Devices are hardware interfaces like printers, text or graphical
       terminals, etc., or software interfaces such as a conversion into a
       different text or graphical format.

       A roff postprocessor is a program that transforms troff output into a
       form suitable for a special device.  The roff postprocessors are like
       device drivers for the output target.

       For each device there is a postprocessor program that fits the device
       optimally.  The postprocessor parses the generated intermediate output
       and generates device-specific code that is sent directly to the device.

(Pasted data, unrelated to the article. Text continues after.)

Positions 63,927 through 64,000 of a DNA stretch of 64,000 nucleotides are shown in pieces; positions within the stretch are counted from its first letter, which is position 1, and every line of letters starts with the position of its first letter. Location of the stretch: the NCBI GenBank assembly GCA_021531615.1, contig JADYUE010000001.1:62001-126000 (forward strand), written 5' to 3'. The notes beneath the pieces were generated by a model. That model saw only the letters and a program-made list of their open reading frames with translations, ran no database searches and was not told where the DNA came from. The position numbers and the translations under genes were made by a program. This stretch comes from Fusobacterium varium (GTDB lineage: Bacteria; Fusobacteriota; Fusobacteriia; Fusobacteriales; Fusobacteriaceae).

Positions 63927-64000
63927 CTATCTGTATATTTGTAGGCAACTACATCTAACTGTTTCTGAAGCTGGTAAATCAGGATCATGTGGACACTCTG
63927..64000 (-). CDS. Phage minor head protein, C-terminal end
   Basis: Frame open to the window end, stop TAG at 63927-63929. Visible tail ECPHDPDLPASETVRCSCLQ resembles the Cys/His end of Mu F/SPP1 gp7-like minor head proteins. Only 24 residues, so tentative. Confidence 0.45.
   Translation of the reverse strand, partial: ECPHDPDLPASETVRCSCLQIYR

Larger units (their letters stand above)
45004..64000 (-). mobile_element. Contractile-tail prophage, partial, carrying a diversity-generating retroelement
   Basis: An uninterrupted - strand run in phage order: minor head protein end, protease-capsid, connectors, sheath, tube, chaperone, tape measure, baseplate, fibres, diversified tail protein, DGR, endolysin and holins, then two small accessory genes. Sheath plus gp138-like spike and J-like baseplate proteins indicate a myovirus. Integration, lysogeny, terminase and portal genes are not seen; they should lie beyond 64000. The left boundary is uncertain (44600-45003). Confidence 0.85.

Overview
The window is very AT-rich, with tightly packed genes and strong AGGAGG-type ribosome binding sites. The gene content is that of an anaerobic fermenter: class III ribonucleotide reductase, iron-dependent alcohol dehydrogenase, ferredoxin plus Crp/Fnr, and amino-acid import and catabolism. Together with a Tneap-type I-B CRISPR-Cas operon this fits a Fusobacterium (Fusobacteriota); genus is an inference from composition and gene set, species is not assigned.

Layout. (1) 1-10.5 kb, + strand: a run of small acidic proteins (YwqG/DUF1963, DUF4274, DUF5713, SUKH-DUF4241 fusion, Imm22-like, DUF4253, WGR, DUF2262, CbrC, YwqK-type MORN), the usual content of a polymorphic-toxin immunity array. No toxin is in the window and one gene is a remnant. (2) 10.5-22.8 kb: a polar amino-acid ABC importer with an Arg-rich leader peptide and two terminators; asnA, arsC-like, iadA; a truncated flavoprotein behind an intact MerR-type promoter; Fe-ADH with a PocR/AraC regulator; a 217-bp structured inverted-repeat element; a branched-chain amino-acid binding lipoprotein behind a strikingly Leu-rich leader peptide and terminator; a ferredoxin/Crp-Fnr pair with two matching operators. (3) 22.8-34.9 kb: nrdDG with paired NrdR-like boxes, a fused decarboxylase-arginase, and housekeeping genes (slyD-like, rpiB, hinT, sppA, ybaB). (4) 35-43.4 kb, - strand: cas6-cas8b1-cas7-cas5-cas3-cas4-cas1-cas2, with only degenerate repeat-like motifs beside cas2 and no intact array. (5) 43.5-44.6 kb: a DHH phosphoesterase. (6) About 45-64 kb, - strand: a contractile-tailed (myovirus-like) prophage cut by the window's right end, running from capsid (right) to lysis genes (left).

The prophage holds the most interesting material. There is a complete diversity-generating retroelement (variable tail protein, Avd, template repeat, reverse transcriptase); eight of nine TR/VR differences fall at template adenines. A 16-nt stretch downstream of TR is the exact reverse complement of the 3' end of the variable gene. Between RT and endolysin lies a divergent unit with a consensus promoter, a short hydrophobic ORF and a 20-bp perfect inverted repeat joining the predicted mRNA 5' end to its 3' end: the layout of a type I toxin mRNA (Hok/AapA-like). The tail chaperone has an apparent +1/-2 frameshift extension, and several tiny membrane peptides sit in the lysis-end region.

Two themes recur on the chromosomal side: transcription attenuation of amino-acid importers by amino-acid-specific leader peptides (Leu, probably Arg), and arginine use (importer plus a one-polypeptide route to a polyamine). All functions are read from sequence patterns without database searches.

The names of the devices and the postprocessor programs are not fixed
       because they greatly depend on the software and hardware abilities of
       the actual computer.  For example, the classical devices mentioned in
       [CSTR #54] have greatly changed since the classical times.  The old
       hardware doesn't exist any longer and the old graphical conversions
       were quite imprecise when compared to their modern counterparts.

       For example, the Postscript device post in classical troff had a
       resolution of 720, while groff's ps device has 72000, a refinement of
       factor 100.

       Today the operating systems provide device drivers for most printer-
       like hardware, so it isn't necessary to write a special hardware
       postprocessor for each printer.

       Documents using roff are normal text files decorated by roff formatting
       elements.  The roff formatting language is quite powerful; it is almost